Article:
AT&T's iPhone Deal Bountiful for Apple
Apple was already fielding questions about iPhone revenue on its fiscal third-quarter conference call last Wednesday. "We did not recognize any payments from AT&T related to the June quarter, but we will for the September quarter," Apple CFO Peter Oppenheimer said on the call, refusing to divulge any more details.
Apple did say that it sold 270,000 iPhones in the last 36 hours of the June quarter, will top a million devices by the end of September, and expects to move 10 million of the phones through 2008. (See Apple Preps for Millionth iPhone.) Merrill Lynch & Co. Inc. analysts are suggesting that devices sold by Apple online and via its chain of retail stores could provide an additional "bounty" for the iPod in the form of extra activation payments from AT&T. In a new report, the financial analysts speculate that the carrier formerly known as Cingular could be paying Apple an average activation payment of $200 for each device the computer vendor sells direct.
The analysts write that, assuming 45 percent of the iPhones are sold directly by Apple, the vendor could recive an additional payment of $1.5 billion from AT&T during its financial year 2009. (Apple's financial year starts a quarter ahead of the calendar year.)
Apple shares, already up some 69 percent year-to-date, could see some upward movement if Wall Street figures out just how much Apple is getting from each iPhone sold -- and how much ongoing revenue the computer maker has riding on each phone activated. "While Apple and AT&T have not disclosed details surrounding the revenue share agreement between them, we believe the financial impact to AAPL could be substantial," writes Deutsche Bank AG analyst Chris Whitmore in a note sent to clients Monday.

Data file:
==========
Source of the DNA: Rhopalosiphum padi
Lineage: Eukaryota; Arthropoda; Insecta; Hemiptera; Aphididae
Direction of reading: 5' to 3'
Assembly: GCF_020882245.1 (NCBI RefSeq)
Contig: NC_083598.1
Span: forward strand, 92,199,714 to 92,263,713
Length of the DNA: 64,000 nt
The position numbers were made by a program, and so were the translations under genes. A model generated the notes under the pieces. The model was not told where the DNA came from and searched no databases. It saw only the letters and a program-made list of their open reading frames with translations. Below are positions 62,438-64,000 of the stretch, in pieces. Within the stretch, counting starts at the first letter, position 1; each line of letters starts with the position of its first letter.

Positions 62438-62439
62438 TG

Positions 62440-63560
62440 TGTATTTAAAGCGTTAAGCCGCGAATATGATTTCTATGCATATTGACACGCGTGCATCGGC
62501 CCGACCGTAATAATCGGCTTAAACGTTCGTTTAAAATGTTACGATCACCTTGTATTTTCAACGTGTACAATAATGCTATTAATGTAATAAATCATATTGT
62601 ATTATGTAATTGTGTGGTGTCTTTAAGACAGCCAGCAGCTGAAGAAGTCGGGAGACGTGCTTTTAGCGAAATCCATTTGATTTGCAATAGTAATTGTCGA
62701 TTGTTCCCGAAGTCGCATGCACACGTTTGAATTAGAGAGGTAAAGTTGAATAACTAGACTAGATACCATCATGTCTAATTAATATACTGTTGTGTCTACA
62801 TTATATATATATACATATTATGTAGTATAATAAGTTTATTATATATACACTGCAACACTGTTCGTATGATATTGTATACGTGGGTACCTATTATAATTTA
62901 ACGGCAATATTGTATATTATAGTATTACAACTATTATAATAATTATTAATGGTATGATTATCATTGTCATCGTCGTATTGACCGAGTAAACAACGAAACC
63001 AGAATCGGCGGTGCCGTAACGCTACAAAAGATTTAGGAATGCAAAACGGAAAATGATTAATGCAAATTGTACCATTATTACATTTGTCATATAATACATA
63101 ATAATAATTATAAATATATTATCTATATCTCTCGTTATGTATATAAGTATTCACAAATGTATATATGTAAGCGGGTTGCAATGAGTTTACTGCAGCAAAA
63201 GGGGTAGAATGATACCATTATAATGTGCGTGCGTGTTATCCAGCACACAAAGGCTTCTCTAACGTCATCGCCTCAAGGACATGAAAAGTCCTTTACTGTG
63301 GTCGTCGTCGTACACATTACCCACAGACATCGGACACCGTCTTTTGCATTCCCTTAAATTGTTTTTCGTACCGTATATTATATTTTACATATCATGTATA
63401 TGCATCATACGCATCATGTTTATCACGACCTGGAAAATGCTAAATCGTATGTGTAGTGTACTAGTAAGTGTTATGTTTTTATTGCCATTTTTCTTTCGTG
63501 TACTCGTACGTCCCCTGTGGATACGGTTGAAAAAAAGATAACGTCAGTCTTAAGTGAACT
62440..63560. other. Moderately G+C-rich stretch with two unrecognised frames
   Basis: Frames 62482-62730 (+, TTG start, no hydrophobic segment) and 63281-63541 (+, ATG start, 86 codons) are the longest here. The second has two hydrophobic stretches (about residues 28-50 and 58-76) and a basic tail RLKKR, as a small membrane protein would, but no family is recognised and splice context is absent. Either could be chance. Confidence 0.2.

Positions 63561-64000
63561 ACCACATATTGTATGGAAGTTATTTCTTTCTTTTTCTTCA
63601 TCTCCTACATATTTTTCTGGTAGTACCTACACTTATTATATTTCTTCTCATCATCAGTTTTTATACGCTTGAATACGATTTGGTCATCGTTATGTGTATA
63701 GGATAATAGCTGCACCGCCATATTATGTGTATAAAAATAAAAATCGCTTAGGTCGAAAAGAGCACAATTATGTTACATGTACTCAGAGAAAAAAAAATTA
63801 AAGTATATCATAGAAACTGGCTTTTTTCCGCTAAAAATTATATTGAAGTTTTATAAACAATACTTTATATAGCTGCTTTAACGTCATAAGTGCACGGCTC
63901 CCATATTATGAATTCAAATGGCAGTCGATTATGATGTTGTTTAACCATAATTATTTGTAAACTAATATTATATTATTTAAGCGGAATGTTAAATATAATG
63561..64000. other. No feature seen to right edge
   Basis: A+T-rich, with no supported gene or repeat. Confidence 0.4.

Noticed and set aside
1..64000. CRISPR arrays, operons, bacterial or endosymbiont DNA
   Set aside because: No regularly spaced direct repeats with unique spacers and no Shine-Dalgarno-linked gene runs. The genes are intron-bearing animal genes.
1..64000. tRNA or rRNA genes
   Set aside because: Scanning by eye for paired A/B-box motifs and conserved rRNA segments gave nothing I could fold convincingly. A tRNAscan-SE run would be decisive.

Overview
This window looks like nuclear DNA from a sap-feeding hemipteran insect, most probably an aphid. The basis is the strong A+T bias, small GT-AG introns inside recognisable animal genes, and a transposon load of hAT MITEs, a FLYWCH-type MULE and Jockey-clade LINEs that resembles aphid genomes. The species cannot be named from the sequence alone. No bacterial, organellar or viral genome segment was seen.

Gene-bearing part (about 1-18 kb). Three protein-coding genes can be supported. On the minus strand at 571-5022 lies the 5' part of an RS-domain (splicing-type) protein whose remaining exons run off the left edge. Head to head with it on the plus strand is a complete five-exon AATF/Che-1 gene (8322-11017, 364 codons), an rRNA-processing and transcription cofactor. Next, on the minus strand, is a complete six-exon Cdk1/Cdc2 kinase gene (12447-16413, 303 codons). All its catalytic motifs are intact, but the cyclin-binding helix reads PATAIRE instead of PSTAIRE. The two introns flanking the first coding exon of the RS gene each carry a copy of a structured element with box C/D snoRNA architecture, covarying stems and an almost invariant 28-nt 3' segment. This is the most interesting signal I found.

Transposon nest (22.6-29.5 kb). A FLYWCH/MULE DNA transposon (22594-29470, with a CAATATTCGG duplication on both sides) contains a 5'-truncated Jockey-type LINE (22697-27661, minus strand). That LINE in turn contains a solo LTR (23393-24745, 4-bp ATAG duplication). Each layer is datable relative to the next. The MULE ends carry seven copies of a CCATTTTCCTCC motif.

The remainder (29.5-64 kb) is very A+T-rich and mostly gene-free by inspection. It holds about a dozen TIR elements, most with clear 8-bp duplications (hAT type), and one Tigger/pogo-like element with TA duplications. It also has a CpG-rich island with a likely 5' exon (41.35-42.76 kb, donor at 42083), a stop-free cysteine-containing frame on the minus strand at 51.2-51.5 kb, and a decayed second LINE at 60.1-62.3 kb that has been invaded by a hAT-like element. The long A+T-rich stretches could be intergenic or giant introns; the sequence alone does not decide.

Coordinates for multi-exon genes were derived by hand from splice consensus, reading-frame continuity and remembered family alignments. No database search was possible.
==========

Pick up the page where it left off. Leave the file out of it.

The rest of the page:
Unstrung called Apple for comment on the analyst note, but a company spokesperson refered us to the CFO's comments on the earnings call and offered no further information. AT&T hasn't returned calls for comment.
The "bounty" payments are by no means the only revenues that Apple will derive from its new phone. The company will, of course, see hardware sales from the device but also has undisclosed revenue sharing agreements with AT&T for the device that the vendor would not comment on during its earnings call.
Data revenue derived from iPhone usage may also prove useful for AT&T, as downloads of anything from ringtones, MP3s, videos, and games increasingly help to improve the overall average revenue per user (ARPU) figures for many carriers. ARPU is one of the key metrics that Wall Street uses to judge the performance of the major cell providers. The September quarter should provide the first indications of whether the iPhone has yet had any impact on AT&T's ARPU.
The carrier has also managed to gain an incalculable amount of free publicity and marketing from the iPhone launch, which must count as the most reported-on smartphone launch yet seen in the U.S. and likely the world. This was no doubt especially useful to AT&T as it migrated from the Cingular brand.
— Dan Jones, Site Editor, Unstrung